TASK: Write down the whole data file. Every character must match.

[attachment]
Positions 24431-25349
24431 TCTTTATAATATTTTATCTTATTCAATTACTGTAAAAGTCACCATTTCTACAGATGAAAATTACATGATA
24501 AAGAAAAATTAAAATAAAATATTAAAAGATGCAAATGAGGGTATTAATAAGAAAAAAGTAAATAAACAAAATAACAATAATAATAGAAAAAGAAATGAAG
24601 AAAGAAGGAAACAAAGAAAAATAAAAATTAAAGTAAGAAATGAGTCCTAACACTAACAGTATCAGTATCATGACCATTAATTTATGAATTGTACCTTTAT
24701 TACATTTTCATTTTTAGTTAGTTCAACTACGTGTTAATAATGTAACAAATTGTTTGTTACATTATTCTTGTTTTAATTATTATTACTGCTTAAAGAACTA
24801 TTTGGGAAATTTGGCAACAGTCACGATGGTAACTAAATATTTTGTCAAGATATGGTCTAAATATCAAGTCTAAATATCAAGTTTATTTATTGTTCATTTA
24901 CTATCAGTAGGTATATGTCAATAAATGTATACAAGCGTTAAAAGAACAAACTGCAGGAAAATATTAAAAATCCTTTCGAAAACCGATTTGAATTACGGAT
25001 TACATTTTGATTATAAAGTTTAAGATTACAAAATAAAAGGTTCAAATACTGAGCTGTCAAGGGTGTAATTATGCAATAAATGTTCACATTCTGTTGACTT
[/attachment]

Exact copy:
Positions 24431-25349
24431 TCTTTATAATATTTTATCTTATTCAATTACTGTAAAAGTCACCATTTCTACAGATGAAAATTACATGATA
24501 AAGAAAAATTAAAATAAAATATTAAAAGATGCAAATGAGGGTATTAATAAGAAAAAAGTAAATAAACAAAATAACAATAATAATAGAAAAAGAAATGAAG
24601 AAAGAAGGAAACAAAGAAAAATAAAAATTAAAGTAAGAAATGAGTCCTAACACTAACAGTATCAGTATCATGACCATTAATTTATGAATTGTACCTTTAT
24701 TACATTTTCATTTTTAGTTAGTTCAACTACGTGTTAATAATGTAACAAATTGTTTGTTACATTATTCTTGTTTTAATTATTATTACTGCTTAAAGAACTA
24801 TTTGGGAAATTTGGCAACAGTCACGATGGTAACTAAATATTTTGTCAAGATATGGTCTAAATATCAAGTCTAAATATCAAGTTTATTTATTGTTCATTTA
24901 CTATCAGTAGGTATATGTCAATAAATGTATACAAGCGTTAAAAGAACAAACTGCAGGAAAATATTAAAAATCCTTTCGAAAACCGATTTGAATTACGGAT
25001 TACATTTTGATTATAAAGTTTAAGATTACAAAATAAAAGGTTCAAATACTGAGCTGTCAAGGGTGTAATTATGCAATAAATGTTCACATTCTGTTGACTT